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Old 03-29-2013, 01:35 PM   #34
Bernd Lehnen
Join Date: Jan 2013
Posts: 140
Re: how do we define martial?

Graham Christian wrote: View Post
I like this post. Personally the only place I have ever seen criticism of Aikido has been on forums but not in real life. So I have been a bit bemused when ever reading how 'others' see Aikido. In fact I see more criticism from within than from without.

As far as effectiveness goes in the minds of public or other arts for that matter I think Mr. Seagal took care of that one.

The one thing I find strange overall is the idea put forward that people 'hang their arms out there' and this in my opinion is down pure and simply to a lack of understanding of a fundamental principle of Aikido which is that it deals with motion and energy. Thus there is no fight. No against. No referee.

I never use the word 'mindset' either as I feel that leads to strange ideas too but if I did I would only say there are a set of minds within the framework of budo.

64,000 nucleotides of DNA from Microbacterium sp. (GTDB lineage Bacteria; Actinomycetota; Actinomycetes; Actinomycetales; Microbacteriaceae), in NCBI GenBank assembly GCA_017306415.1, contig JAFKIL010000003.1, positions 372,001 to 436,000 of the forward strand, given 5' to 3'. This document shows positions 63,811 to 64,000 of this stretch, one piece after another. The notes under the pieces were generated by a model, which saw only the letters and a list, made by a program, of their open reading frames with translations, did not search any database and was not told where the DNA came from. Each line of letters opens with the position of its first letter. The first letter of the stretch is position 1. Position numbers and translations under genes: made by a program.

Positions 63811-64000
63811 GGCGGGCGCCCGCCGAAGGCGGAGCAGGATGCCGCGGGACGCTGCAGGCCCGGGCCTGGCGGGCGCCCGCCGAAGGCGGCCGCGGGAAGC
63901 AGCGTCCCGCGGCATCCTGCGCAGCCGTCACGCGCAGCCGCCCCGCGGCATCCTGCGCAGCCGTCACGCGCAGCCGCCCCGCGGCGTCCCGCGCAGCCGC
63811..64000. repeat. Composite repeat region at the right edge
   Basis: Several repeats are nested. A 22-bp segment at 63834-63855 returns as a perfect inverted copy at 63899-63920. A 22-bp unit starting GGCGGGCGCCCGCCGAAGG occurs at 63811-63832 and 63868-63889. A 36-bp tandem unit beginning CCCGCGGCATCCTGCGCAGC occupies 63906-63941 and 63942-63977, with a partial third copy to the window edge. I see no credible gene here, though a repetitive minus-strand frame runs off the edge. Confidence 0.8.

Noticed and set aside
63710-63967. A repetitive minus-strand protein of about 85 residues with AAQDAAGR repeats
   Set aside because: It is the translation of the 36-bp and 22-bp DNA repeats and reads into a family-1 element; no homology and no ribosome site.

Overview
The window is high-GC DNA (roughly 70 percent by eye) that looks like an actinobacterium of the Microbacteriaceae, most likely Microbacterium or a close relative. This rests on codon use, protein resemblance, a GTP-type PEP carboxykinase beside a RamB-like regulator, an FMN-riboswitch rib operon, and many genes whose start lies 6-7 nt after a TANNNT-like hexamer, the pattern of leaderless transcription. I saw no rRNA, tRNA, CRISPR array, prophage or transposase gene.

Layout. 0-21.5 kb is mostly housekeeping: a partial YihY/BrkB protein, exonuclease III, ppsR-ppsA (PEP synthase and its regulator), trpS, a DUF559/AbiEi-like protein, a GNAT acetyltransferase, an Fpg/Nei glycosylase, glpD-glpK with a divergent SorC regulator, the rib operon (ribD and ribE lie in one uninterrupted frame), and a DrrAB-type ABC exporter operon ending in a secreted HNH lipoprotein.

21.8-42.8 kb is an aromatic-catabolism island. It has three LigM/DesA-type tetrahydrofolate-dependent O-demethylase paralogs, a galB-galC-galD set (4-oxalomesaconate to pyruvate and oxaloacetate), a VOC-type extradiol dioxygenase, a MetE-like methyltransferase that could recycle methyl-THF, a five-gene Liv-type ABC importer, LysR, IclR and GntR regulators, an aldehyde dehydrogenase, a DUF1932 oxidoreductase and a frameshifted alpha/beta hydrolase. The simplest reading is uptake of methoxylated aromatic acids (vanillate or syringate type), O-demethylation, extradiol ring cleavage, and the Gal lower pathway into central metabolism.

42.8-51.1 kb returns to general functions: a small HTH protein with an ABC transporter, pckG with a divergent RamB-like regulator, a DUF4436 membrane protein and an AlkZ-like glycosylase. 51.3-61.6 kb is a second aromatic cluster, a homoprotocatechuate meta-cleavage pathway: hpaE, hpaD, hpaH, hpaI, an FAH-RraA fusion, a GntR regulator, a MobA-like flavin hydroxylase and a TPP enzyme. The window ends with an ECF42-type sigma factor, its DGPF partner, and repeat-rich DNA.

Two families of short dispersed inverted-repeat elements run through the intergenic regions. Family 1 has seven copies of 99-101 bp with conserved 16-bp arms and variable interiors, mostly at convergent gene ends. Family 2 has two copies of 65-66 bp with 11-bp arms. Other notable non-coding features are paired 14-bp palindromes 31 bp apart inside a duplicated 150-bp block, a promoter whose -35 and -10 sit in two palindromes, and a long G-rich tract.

Martial to me implies facing danger or potential death, originally the latter, thus great discipline needed. Also I would add he of a martial disposition would 'come alive' from the viewpoint of one versus the many, ten versus a hundred etc. Progress from there and you get one harmonizing with and bringing harmony to the many. Small steps long journey but only achievable if you know where you are going. With enough skills, no different to any other realm of life, one may reach the condition of artist.

In the context of aikido, why would we only look at "martial" and not equally at "art"?

"The function of fighting techniques is to effectively cause injury or incapacitation to another person so as to end a fight. The purpose of a martial art however can be to improve the individual's capacity when necessary to efficiently and humanely defend themselves by fighting techniques and, when possible, potentially make use of such violent force superfluous. It's the Martial that provides the how, but it's the Art that decides the why. For techniques alone do not hold values, Arts do. It is here where meaning is found for practice to go beyond utility for potential self-defense situations."

You may read the full article " The Challenge of defining a martial art" here:

Last edited by Bernd Lehnen : 03-29-2013 at 01:38 PM.
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